"pro-choice" and "pro-life" are just terms more closely resembling brand names. Pro-choice refers to one specific choice, not choice in general. Same with pro-life. Don't most pro-life people support the death penalty? I'm not arguing either side here, just pointing out that those terms refer to one issue and are not statements about all of a person's beliefs.

Sure, Bhilai. It’s not a precise comparison. For example, comparing smoking to slavery would be a little off too. I mean, slave owners knew what they were doing. An FDA poster showing a slave being flogged for example wouldn’t be the same.

In this article the acts are not being equivocated, but the effect is being analogized. The suggestion is not that smoking around children is equal to aborting foetuses, but that if the state does not consider a foetus a person, then why does smoking during pregnancy matter... So stop drinking the hatorade and start drinking the bubble tea!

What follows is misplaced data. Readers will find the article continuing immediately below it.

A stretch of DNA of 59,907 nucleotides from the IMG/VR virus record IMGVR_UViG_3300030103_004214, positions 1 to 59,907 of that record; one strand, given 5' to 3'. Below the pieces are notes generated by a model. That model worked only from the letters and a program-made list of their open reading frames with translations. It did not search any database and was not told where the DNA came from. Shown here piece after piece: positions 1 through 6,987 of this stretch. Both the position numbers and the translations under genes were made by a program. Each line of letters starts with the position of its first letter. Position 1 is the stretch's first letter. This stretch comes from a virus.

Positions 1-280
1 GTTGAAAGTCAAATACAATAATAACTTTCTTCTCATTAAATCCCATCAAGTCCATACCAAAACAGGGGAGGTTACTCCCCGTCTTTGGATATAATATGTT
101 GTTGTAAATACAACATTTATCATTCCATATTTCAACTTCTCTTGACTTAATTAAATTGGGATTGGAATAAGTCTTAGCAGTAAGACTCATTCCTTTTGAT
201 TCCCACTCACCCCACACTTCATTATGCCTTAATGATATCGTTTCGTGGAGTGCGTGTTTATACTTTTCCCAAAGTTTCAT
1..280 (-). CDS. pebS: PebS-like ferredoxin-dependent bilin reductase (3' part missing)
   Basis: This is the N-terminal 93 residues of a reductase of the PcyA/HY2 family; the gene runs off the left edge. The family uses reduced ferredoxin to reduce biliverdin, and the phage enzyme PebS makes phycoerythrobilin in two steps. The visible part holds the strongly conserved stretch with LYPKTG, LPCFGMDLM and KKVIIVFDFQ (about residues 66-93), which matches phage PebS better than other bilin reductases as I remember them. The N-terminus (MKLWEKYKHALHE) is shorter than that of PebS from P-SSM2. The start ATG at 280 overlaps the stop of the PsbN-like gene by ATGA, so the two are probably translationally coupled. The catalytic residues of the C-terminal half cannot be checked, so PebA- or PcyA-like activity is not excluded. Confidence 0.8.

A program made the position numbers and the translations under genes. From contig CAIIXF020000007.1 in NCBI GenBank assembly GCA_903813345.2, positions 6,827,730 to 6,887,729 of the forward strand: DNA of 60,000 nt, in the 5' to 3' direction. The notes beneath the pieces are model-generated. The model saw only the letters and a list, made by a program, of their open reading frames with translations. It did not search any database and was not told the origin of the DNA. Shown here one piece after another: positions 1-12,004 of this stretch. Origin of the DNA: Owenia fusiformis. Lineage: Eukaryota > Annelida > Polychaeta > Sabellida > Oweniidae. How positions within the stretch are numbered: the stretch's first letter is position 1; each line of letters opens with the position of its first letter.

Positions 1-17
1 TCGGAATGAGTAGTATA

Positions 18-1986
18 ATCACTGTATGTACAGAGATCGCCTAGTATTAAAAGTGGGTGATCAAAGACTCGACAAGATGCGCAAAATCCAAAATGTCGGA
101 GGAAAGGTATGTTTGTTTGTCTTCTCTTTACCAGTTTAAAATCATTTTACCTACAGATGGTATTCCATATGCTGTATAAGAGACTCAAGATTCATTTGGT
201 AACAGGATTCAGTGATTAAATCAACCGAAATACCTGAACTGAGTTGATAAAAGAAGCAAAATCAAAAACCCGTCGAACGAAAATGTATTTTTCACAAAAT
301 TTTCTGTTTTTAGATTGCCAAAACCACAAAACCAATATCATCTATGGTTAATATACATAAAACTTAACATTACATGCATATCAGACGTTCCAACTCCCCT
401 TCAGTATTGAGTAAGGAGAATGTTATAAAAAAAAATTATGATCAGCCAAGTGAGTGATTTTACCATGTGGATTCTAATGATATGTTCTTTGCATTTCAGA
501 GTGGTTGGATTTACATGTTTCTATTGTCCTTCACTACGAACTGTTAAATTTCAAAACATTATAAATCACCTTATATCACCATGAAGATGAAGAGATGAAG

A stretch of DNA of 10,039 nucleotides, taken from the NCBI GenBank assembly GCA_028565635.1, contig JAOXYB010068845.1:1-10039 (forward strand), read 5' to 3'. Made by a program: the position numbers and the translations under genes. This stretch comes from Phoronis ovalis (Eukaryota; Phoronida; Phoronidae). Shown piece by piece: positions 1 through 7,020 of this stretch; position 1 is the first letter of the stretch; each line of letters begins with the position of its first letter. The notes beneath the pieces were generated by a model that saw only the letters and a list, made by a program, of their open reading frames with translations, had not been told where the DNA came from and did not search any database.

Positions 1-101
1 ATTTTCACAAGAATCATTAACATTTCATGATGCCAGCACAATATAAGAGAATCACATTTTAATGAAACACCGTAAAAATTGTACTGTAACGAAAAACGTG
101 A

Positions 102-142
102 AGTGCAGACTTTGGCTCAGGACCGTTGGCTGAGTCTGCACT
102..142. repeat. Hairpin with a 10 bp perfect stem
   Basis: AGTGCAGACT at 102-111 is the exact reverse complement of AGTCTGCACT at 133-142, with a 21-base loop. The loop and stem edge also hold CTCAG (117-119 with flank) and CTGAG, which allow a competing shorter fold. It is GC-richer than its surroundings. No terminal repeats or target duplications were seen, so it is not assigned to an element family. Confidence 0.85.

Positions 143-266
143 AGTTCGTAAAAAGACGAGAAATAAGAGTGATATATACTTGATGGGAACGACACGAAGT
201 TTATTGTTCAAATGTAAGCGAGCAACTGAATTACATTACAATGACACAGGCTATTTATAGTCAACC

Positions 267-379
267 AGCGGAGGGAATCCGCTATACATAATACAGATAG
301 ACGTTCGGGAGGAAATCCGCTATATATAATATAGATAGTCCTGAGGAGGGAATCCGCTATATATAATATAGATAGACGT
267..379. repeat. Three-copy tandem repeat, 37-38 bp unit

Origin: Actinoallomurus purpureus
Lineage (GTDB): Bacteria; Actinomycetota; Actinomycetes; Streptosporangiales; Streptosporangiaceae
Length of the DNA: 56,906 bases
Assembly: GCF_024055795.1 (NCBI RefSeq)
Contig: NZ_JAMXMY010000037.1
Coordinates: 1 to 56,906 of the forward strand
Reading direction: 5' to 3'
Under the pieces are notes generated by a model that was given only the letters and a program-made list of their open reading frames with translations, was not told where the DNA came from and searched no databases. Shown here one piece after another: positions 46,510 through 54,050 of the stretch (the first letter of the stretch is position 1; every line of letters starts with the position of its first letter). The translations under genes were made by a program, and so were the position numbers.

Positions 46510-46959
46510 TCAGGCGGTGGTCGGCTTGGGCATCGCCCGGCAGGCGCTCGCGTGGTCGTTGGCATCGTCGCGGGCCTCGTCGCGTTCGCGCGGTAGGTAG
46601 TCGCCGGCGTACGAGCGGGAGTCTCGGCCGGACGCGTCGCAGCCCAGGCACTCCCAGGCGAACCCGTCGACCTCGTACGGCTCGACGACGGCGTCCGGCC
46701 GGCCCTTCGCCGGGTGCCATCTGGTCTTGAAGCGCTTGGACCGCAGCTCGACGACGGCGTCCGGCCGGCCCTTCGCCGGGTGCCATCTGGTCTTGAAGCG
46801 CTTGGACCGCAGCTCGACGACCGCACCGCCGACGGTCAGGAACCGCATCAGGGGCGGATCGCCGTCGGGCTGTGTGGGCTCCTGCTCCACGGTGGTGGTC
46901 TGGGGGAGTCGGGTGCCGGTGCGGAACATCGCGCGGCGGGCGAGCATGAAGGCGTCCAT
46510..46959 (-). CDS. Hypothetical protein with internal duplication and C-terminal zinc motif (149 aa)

Lord Emperor: But that's also a bad analogy:

1. Even if you agree that a foetus isn't a person until the umbilical cord is cut, smoking during pregnancy will cause harm to that person.

2. The anti-smoking message pre-supposes that you don't want this outcome. It can be seen as a simple and straightforward reminder that this action, smoking, will have consequences you don't want.

Hi Bhilai, the death penalty is a pro-life sanction.